Some More Thoughts for the Battalion Bloggers

With continued thoughts and questions from the Battalion Bloggers, another post was necessary to answer. To see their initial post and the follow up comments, here is the link...

A Surprise Post Inspires Action

Hello Battalion Bloggers,

There is no need to apologise for taking time to reply. I have seen how many quality experiences you have been having through blogging and know you would be having many other learning experiences in school. When we are keen to learn, there is always something to keep us busy.

Ethan, Isaac & Alex – There was no need to use a zoom lens to take the close up photo of emus. While it isn’t possible with emus in the wild, the photo was taken at Potoroo Palace, my favourite local wildlife sanctuary. I have hand fed emus at the sanctuary so being up close isn’t hard. I have seen emus a little taller than me and I stand 185cm tall so they probably can reach around 2m in height.

Dinosaurs – Well, there’s a coincidence. I am preparing something on dinosaurs for Year 1 and 2 in my local school. It will include a blog post I will also share with your class when it’s ready. It will take time as there is much to prepare. Below is a sample photo I have taken of a friend lurking near a tree at Australia’s National Dinosaur Museum in Canberra…

Schools and students have permission to use this graphic for non-commercial, educational purposes.

Schools and students have permission to use this graphic for non-commercial, educational purposes.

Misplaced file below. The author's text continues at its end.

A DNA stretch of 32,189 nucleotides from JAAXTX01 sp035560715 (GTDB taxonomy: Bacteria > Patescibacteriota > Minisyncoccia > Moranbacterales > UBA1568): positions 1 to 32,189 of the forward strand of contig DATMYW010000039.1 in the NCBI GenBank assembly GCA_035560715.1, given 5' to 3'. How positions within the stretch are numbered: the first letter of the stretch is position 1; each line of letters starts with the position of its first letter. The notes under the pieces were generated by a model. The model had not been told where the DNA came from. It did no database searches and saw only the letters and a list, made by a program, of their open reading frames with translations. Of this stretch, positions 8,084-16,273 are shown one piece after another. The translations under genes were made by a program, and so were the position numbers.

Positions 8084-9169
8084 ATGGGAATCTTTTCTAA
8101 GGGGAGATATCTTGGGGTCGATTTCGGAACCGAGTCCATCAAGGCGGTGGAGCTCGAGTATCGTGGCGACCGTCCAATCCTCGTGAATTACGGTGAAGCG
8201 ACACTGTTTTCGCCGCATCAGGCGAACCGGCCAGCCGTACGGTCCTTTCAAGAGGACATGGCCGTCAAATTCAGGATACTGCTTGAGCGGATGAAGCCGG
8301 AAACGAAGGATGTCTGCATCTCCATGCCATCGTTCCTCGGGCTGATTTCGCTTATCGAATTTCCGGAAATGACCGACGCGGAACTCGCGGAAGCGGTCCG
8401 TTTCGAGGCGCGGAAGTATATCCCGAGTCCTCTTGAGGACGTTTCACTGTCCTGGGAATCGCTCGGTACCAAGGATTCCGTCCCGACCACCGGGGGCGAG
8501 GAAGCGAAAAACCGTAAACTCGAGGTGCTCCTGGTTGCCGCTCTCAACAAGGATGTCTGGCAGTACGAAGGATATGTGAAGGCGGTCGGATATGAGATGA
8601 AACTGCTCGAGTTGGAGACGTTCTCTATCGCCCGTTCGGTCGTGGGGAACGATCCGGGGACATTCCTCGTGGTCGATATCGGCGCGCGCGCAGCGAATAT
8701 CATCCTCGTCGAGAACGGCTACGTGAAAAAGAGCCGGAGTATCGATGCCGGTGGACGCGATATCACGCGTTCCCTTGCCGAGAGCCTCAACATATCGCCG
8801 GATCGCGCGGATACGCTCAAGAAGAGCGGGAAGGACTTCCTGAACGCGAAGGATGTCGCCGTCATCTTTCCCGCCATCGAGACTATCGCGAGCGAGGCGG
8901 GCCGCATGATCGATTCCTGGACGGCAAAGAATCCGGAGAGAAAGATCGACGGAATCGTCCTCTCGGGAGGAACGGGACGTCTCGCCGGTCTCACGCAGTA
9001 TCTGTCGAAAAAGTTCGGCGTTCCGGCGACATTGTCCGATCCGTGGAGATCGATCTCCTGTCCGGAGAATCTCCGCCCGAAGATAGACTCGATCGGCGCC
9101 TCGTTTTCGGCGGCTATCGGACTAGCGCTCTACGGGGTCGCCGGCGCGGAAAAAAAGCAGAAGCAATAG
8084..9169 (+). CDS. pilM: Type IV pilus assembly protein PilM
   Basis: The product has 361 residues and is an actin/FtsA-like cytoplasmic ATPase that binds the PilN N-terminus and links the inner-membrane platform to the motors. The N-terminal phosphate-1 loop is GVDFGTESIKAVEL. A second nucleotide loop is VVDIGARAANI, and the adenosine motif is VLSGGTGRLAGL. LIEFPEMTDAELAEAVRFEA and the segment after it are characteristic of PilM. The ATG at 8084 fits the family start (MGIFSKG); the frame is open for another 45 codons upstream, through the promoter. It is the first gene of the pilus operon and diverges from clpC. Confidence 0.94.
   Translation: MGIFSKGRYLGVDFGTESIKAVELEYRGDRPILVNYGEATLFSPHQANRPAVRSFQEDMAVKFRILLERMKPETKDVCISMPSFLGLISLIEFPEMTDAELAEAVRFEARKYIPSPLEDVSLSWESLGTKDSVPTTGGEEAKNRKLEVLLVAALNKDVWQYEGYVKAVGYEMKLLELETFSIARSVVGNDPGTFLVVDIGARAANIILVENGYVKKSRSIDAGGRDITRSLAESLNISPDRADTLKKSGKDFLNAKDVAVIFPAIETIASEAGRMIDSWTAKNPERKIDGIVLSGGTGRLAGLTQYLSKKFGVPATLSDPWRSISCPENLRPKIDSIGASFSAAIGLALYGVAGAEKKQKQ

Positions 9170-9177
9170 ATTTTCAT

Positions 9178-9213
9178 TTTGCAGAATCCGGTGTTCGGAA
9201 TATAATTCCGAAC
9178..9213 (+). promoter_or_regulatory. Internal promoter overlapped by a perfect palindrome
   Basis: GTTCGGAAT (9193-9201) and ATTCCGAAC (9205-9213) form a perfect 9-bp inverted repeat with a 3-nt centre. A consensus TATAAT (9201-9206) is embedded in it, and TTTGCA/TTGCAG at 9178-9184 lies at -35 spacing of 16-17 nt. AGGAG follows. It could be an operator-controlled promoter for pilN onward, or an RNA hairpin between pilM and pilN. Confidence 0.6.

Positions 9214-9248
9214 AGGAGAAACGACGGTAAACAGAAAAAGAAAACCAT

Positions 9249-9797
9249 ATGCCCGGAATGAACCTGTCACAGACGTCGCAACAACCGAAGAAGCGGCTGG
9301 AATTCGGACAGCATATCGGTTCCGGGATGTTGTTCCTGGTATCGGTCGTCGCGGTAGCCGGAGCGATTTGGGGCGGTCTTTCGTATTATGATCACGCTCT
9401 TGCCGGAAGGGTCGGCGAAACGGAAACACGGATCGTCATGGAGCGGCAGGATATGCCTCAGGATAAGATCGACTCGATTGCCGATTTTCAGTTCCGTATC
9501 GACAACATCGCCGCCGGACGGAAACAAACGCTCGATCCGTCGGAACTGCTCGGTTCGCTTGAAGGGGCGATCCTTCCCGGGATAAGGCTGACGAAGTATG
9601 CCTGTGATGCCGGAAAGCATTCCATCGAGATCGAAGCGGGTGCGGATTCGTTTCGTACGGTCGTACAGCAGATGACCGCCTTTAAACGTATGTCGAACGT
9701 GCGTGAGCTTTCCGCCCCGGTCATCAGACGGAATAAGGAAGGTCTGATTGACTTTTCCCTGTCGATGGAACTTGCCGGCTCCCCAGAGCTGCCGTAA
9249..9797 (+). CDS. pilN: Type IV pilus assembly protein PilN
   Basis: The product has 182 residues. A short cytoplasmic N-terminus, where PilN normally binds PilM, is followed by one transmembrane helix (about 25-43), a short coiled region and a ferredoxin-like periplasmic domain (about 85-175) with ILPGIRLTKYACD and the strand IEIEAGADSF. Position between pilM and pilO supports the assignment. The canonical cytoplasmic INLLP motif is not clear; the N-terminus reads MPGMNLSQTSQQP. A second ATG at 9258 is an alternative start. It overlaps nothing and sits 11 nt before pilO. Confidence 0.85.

Kale – I think emus can run up to around 50kph (31mph) so they can run much faster than us. I think the one I saw would have only been running in the 30s.

As far as winged dinosaurs are concerned, there really weren't any. They were flying reptiles like the ones pictured below. When I was your age most thought they could only soar like kites but it has been shown they could really fly and some are known to have had feathers.

Schools and students have permission to use this graphic for non-commercial, educational purposes.

Schools and students have permission to use this graphic for non-commercial, educational purposes. 

Melvin – One of the amazing things about learning is the way we can recall information we may have learned some time ago. That’s one of my secrets in blog commenting. Someone writes something and I remember a fact or two and, with extra research, I start writing a post.

Schools and students have permission to use this graphic for non-commercial, educational purposes.

Schools and students have permission to use this graphic for non-commercial, educational purposes. 

Amy, Catherine & Noam – We don’t tend to see emus walking around wild in my area. However, in my first school as a permanent teacher, I sometimes had to chase emus out of the school playground before children arrived. In the first photo below, you can see my first school. It was 100km from the nearest town. Children lived on sheep and cattle stations.

The second photo shows you a close up of emu feathers. They feel almost furry but, of course, emus have feathers and not fur. You can also see an emu wing but, of course, they can't fly.

Schools and students have permission to use this graphic for non-commercial, educational purposes.

Schools and students have permission to use this graphic for non-commercial, educational purposes.

Schools and students have permission to use this graphic for non-commercial, educational purposes.

Schools and students have permission to use this graphic for non-commercial, educational purposes.